By 2011, The Unreasonable Institute’s approach to training social enterprise founders on growth through a six-week program had been capturing attention, including that of the New York Times. Over the years, their curriculum that started in Boulder, Colo., has more than a proven record. Their program graduates see average revenue growth that’s sixfold within two years of completing the curriculum. And because of those social ventures, the Unreasonable Institute’s report states that 24 million lives around the globe were impacted by those companies’ missions. Regardless of the type of business, understanding the financial component matters.
Even today, getting that grasp of how to scale social ventures is still the challenge for most social enterprises around the Nashville area, says Hannah Pechan, director of the Nashville Social Enterprise Alliance. “As we talked with many social enterprises and startups over the last two years, we continually heard that most founders were not well-equipped to scale their ventures.”
And while there are programs and workshops in Nashville that address the general concepts around funding to all businesses, Pechan points that social ventures have an additional layer to scale. “Social ventures are working to both scale their financial impact and their social/environmental impact. Because of this, we want to equip them to develop a fundraising plan that explicitly tells the whole story to possible funders.” Of course, not every impact minded entrepreneur can make her way to a 12-week program.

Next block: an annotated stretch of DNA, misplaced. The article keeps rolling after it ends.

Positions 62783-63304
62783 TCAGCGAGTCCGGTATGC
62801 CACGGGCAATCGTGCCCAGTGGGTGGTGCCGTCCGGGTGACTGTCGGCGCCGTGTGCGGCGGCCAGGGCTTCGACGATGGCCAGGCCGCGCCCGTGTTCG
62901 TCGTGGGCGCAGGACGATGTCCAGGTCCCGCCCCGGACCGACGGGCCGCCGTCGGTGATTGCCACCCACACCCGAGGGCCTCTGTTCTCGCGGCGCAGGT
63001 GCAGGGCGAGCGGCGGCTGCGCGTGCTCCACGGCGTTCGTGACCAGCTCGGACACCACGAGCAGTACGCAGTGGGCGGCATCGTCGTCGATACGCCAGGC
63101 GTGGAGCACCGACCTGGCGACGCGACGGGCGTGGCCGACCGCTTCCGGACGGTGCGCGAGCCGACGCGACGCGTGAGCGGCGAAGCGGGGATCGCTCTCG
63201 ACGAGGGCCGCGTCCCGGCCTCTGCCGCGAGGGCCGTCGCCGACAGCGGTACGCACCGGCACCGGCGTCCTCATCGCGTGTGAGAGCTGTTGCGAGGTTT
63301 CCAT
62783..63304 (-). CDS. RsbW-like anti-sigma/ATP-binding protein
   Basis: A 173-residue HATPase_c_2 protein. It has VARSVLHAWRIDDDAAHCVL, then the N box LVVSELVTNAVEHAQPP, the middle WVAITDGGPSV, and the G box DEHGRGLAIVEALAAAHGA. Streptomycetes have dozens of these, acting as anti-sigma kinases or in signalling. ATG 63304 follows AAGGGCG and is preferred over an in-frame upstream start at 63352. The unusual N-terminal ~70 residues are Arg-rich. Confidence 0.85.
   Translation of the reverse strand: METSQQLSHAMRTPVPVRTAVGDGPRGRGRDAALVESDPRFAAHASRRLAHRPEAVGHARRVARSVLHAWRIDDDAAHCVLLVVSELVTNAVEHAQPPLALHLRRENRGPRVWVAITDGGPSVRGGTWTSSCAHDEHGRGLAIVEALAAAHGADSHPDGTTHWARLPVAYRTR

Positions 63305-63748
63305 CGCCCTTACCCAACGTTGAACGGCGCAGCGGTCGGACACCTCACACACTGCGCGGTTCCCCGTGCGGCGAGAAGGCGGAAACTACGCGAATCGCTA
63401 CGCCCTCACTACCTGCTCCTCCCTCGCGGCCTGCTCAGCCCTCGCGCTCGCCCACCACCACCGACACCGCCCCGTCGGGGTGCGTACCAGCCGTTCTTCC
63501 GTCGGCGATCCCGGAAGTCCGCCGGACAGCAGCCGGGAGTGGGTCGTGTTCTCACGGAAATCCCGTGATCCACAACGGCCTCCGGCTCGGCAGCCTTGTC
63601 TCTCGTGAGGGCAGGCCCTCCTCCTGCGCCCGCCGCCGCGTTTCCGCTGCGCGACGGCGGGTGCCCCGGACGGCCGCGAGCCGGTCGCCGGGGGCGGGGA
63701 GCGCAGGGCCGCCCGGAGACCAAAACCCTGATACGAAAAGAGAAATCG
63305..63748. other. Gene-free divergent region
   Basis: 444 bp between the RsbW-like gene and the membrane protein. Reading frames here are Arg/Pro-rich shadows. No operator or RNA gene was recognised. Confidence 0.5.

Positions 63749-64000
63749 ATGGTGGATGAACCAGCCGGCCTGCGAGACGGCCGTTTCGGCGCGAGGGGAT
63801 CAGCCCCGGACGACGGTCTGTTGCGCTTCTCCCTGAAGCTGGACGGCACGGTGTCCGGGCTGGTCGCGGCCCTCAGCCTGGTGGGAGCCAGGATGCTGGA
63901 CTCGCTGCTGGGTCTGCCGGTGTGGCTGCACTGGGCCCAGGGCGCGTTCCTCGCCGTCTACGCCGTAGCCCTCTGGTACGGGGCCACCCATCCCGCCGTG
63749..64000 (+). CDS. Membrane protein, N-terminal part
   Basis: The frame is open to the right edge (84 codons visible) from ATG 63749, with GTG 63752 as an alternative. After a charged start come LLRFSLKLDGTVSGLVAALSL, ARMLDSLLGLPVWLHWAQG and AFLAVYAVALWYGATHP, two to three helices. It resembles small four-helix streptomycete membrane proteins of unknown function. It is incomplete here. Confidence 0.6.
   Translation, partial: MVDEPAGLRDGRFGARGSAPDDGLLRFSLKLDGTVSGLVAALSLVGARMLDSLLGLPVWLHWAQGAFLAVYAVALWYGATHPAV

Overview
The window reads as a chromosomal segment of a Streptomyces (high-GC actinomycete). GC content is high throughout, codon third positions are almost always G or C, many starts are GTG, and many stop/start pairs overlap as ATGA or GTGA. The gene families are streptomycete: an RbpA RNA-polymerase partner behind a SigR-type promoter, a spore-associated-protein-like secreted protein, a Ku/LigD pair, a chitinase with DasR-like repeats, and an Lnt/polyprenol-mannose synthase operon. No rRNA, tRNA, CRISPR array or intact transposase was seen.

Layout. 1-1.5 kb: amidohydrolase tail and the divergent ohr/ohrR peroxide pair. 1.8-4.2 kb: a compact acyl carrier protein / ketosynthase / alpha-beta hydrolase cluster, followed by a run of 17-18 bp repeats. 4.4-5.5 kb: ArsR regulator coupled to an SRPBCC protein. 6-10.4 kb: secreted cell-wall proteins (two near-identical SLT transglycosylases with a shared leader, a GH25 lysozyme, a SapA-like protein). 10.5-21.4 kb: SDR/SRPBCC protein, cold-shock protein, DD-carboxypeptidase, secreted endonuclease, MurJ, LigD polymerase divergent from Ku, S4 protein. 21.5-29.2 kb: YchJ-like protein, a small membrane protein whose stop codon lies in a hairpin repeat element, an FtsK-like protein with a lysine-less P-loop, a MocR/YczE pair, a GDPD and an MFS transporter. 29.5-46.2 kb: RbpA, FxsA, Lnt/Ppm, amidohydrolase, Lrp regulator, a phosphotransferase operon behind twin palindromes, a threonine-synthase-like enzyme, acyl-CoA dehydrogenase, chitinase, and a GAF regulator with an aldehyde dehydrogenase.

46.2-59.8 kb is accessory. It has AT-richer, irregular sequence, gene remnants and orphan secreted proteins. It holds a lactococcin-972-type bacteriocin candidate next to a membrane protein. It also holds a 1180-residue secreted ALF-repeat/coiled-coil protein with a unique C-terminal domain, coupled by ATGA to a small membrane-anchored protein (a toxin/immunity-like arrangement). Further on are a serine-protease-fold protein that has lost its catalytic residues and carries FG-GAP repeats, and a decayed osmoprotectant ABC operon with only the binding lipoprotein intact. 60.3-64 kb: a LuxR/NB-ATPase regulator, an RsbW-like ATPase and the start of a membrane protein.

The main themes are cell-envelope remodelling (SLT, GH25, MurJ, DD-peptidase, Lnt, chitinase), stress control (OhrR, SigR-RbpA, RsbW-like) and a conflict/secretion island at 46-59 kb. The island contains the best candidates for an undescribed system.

So when the Unreasonable Institute launched the shorter lab curriculum a few years ago, Pechan had kept the program on her radar. “They created incredible curriculum that is eternally focused on scale and impact in order to address our globe’s most pressing problems, so there was direct overlap in our organization’s missions,” says Pechan.
Now, nonprofits and social entrepreneurs in the Southeast can take advantage of the program without traveling too far. The NSEA is bringing the curriculum to Nashville for this summer, with its Nashville Funding Readiness Lab. The five-day accelerator that will take place on July 31- August 4 is open to any venture that is committed to making a social or environmental impact. While the cost is $750 for the team, the curriculum is packed with information and hands-on instruction. The roster of mentors for this upcoming program is seasoned in creating social impact. Among the mentors is Patrick Woodyard, founder & CEO of Nisolo, a luxury leather goods social enterprise that offers global artisans access to the US market. Woodyard is also a former Unreasonable Institute entrepreneur and fellow.